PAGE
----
Tag Archives: syria

Bullying

There was an article in the New York Times today that really hit home with me for a number of reasons.  It was about a 15 year old child, a sophomore in high school, who killed himself after the first day of school.  From what I read, he seemed like a good kid, active in scouting, clean cut, smart and in decent shape.  However, he was bullied at school.  Kids at his school were mean to him and gave him a hard time.

His killing himself didn’t happen immediately, he was tormented and bullied over a period of time.  His parents tried to help by talking to the school.  The school tried to help, but it wasn’t enough.  He even called out for help on social media.  Even with this, he must have felt a sense of hopelessness and nowhere to turn.

I have been bullied at different times of my life.  In middle school, in high school, and at various jobs, one in which I just left.  I know how it feels to be picked-on, to be called names, threatened, intimidated, and physically and/or mentally abused.

When I was young and living with my parents, I was told to ignore the bully, that he would stop if he didn’t get the reaction he wanted.  I was told that I should stay away from that person and they wouldn’t bother me anymore.  That didn’t work.  I am confident that many parents and educators give that same advice.  Ignore the bully, stay away from the bully, that will solve the problem.  I will say right here, right now… that is NOT the solution.

I know how the 15 year old in Connecticut felt.  I have felt hopeless, alone and that I had little or no options.  I can understand why he felt that way.  He asked for help, but not enough was done.  The situation wasn’t taken seriously enough.  In this child’s case, the school followed-up to see how things were going, and the child said everything was better.  The school didn’t understand, by doing that, they potentially made the situation even worse.  Of course the child is going to lie after initial attempts at getting help, went nowhere.  I am confident, the bullies felt empowered even more and ramped their abuse when they got a ‘talking’ to and nothing else happened.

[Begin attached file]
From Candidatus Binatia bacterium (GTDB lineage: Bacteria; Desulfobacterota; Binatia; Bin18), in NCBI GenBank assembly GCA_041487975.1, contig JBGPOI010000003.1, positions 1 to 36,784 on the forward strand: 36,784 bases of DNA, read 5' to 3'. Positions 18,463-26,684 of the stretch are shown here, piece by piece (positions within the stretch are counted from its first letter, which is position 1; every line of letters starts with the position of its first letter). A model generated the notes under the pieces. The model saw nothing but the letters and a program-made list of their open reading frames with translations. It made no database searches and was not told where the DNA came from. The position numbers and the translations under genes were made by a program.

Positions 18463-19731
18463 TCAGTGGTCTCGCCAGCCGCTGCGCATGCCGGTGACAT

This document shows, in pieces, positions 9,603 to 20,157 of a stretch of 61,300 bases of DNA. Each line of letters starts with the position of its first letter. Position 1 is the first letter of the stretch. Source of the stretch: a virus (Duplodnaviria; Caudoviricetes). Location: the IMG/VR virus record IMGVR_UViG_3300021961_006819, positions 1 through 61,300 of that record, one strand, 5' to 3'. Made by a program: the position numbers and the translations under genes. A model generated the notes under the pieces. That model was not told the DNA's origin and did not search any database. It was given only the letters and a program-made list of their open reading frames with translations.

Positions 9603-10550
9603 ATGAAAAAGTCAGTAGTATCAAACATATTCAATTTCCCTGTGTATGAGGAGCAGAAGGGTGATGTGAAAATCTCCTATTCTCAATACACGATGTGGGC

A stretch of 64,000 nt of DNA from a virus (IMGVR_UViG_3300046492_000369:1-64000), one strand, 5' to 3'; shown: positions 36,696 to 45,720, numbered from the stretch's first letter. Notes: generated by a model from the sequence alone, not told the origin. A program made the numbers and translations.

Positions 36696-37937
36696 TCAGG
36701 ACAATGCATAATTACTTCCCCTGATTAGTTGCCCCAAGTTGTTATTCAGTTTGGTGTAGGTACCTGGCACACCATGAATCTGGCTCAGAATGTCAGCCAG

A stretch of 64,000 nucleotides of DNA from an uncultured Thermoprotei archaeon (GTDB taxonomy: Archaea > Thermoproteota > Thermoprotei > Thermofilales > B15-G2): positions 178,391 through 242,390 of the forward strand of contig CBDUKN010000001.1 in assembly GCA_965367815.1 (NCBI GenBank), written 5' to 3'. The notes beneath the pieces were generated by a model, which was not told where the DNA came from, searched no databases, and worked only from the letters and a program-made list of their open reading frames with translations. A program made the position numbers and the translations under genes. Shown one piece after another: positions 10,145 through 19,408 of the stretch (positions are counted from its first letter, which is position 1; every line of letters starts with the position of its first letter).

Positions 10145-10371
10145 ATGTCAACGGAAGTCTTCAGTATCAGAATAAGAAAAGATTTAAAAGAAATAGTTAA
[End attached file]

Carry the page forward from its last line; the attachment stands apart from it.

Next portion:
In my recent job, I was mistreated, talked down to, and was criticized to other employees.  I was made to feel insignificant, unimportant and powerless.  I felt humiliated, degraded and worthless.  At my lowest moments, I did think about suicide as a means of ending the situation and abuse.  I felt hopeless.  I was dependent on my job for my livelihood  and didn’t have any other means of support.

I was lucky.  One day I stood up for myself and told the CEO that threatening me was not acceptable, that cutting my pay was not acceptable.  I felt empowered and energized that I could stand up for myself.  I was told to keep quiet and not complain and if I did again, I would be fired.  I didn’t keep quiet and I was fired.  Not everyone can learn how to stand up for themselves, I have.  It took two years of abuse from the CEO of my company before I said enough was enough. 

Not only are there bullies in school and in the workplace, but in governments and in positions of authority.  President Assad of Syria is a bully.  He used chemical weapons on his own people to send a message that they need to stay in line.  He wanted to bully his people into submission to stay in power and to put down his opposition.

So how do you deal with a bully?  You come down HARD.  You don’t ignore the problem.  You don’t try to appease the bully.  No child, no employee or citizen of any nation should feel helpless, to feel like they have no choice but to accept the treatment they are receiving.  In many cases, the person or persons being bullied are afraid and unable to help themselves.  It is up to us to step in and help, however possible, by any means possible.  To come down hard, the first time, so doesn’t happen again.

When there is a 15 year old child who needs help or a nation of woman and children who need help.  We all need to lend a hand.  We need to do whatever is necessary.  We need to step in.  We need to come down HARD on the bully so that they will NEVER treat someone in this manner again.  Bullying is serious.  Bullying happens in schools, companies and in nations.  We can not allow 15 year old children to feel so hopeless that they kill themselves.  We can not allow women and children to be killed with chemical weapons.  We can not allow CEOs to mistreat, threaten and abuse their employees.